Huyton Firm arrested
The takedown of the Huyton Firm highlights the ongoing debate about encryption technology. Pexels

In a story that can rival the most gripping criminal film, police cracked a criminal organisation's encrypted messaging app, leading to the arrest of over 30 high profile criminals and the uncovering of a vicious plan sparked by a stolen drug shipment.

Huyton Firm kingpins plotted the murders of rivals suspected of stealing over £1 million of cocaine, as revealed by 10,000 decrypted messages obtained by BBC Panorama following a successful legal challenge. The messages revealed plans for horrific violence, including a hand grenade attack.

The Huyton Firm, a Merseyside crime gang named after its base, has been controlled for three decades by the sinister Coggins brothers, Vincent and Francis. Their identities were finally revealed following a series of trials at Manchester Crown Court.

Coggins brothers
Left to Right - Paul Woodford senior Hitman, Vincent Dickie Coggins joint Godfather with brother Francis Coggins, Baldy Edward Jarvis Underboss, Michael Earle Capo Twitter / Art Hostage @ArtHostage

Unaware that their encrypted conversations on EncroChat were compromised, the Huyton Firm's leadership, including the Coggins brothers, spoke freely on the messaging system. This unprecedented access to their communications provides a chilling glimpse into the inner workings of a long-standing criminal organisation.

A Ruthless Leader and a Lucrative Trade

Vincent Coggins, the group's leader, emerged from the messages as a ruthless figure, ordering brutal attacks and even boasting of a violent assault.

The messages also documented a lucrative drug trade. Francis Coggins sent photos of large quantities of cocaine, and the brothers discussed a massive deal for half a ton of the drug, valued at a staggering £16 million.

Shockingly, the messages hinted at a corrupt police insider called "Piggy," highlighting potential breaches within law enforcement. These revelations weren't the only downfall of the gang. Key members' careless sharing of personal photos proved their undoing, as police could link them to their online usernames.

Matt Horne, a former high-ranking National Crime Agency (NCA) investigator, described the Huyton Firm's operation to Panorama. He characterised their "industrial-scale drug trafficking" and propensity for extreme violence as hallmarks of "one of the UK's most dangerous criminal organisations."

In an alarming message, Vincent Coggins detailed his plan to torture a local businessman, writing: "Then we decide whether we slash him, chop his fingers off or whatever." (Note: All messages from the crime group are reproduced here with their original spelling and punctuation).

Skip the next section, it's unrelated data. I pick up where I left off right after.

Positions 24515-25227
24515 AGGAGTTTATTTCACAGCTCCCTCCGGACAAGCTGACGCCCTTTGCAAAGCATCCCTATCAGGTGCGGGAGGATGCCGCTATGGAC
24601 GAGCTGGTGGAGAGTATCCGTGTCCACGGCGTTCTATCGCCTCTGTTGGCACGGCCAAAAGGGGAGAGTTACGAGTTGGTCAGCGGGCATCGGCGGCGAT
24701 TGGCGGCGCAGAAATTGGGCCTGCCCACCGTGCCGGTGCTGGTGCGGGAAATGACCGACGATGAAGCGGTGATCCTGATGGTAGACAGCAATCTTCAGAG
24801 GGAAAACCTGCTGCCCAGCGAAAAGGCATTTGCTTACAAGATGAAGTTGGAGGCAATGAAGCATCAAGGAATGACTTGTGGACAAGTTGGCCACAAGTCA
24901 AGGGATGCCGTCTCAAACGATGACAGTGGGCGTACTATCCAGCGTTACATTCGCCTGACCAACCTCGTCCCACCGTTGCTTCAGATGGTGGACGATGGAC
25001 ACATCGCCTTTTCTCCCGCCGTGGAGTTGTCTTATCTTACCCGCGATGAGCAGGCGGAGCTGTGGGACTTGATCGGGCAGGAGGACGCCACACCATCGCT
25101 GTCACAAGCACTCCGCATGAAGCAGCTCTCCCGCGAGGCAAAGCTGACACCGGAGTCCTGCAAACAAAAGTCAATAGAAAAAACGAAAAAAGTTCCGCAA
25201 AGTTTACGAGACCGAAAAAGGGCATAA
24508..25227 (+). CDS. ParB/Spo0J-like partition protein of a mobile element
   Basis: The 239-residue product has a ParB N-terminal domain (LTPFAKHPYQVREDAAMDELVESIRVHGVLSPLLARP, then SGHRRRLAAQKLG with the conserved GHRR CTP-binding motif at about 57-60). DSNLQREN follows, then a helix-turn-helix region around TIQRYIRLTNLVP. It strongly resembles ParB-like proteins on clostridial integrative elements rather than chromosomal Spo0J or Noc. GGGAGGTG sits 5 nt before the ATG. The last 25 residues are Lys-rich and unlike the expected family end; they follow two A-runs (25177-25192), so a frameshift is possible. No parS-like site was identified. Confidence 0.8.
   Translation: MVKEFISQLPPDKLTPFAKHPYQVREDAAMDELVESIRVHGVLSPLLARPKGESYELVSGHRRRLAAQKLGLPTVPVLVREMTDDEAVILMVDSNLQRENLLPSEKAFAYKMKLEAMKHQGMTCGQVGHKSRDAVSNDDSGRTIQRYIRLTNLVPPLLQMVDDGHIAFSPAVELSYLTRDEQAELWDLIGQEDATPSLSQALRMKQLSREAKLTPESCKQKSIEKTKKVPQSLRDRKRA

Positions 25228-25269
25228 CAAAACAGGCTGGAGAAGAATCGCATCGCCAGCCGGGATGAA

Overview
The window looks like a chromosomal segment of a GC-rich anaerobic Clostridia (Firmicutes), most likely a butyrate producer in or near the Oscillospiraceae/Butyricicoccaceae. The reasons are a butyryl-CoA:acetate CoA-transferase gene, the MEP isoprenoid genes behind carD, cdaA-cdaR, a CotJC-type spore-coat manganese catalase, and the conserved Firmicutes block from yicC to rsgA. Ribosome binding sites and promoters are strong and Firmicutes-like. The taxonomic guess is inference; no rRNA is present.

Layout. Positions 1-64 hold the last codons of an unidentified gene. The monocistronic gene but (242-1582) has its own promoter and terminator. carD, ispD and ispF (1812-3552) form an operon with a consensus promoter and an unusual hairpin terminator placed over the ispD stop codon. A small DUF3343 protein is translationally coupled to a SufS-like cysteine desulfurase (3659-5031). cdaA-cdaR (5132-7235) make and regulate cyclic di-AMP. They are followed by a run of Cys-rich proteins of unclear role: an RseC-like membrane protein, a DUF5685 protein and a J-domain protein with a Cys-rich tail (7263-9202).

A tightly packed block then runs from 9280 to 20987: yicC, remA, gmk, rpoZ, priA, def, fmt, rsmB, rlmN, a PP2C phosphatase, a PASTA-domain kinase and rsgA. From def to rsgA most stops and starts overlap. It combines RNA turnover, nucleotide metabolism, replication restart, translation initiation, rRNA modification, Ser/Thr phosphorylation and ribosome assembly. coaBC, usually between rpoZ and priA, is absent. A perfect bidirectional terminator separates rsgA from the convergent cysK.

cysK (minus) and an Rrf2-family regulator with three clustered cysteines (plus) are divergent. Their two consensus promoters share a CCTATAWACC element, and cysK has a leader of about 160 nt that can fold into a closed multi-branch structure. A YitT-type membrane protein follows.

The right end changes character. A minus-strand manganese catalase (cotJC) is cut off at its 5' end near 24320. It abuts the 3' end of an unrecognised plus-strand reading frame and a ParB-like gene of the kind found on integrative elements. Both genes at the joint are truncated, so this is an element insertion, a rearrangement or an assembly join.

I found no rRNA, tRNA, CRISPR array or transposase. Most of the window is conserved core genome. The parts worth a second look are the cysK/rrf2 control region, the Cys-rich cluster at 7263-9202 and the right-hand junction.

The decrypted messages also contained allegations of a corrupt police insider, who allegedly provided the Huyton Firm with information from the Police National Computer ( PNC ). Merseyside Police, however, maintains that a comprehensive investigation by their anti-corruption unit found no evidence of officers or staff misusing police systems.

How Encrypted Messages Brought Down a Notorious Drug Gang

The Huyton Firm operated in the shadows for a long time, believing their encrypted communications were untouchable. Like several criminals worldwide, they relied on EncroChat software to hide their plans and identities.

However, in a breakthrough, French police successfully decrypted the app, exposing a treasure trove of criminal activity. In 2020, the NCA received access to messages from over 7,000 UK criminals, including the Huyton Firm.

The intel proved invaluable, particularly regarding a brutal feud sparked by a stolen drug shipment from one of the gang's Liverpool stashes. Due to the decrypted messages, 32 key figures involved in the raid have been convicted.

The final member of a ruthless drug gang has been convicted, according to a report by BBC. Their plot, chillingly exposed by decrypted messages, involved unleashing a wave of gun and grenade attacks in retaliation for stolen narcotics.

Anfield resident Edward Jarvis faces a lengthy sentence after being convicted of cocaine and heroin trafficking, as well as conspiracy to blackmail, at Manchester Crown Court.

Edward Jarvis
Alongwith gang leader Vincent Coggins, Edward Jarvis plotted to kill those they thought had stolen from them. Twitter / JonAustinReporter @JonAustinjourn1

The takedown of the Huyton Firm highlights the ongoing debate about encryption technology. While it offers individuals a valuable layer of privacy, law enforcement agencies argue it can interfere with investigations and create safe refuges for criminals.

This tension recently came to light when Jeff Bezos was grilled by the Federal Trade Commission (FTC) over using Signal, an encrypted messaging app with a disappearing message feature.

Moreover, the FBI's success in a massive global sting operation in 2021, where they covertly distributed their encrypted phones used by over 800 arrested criminals, underscores the evolving strategies of law enforcement to counter encrypted communication.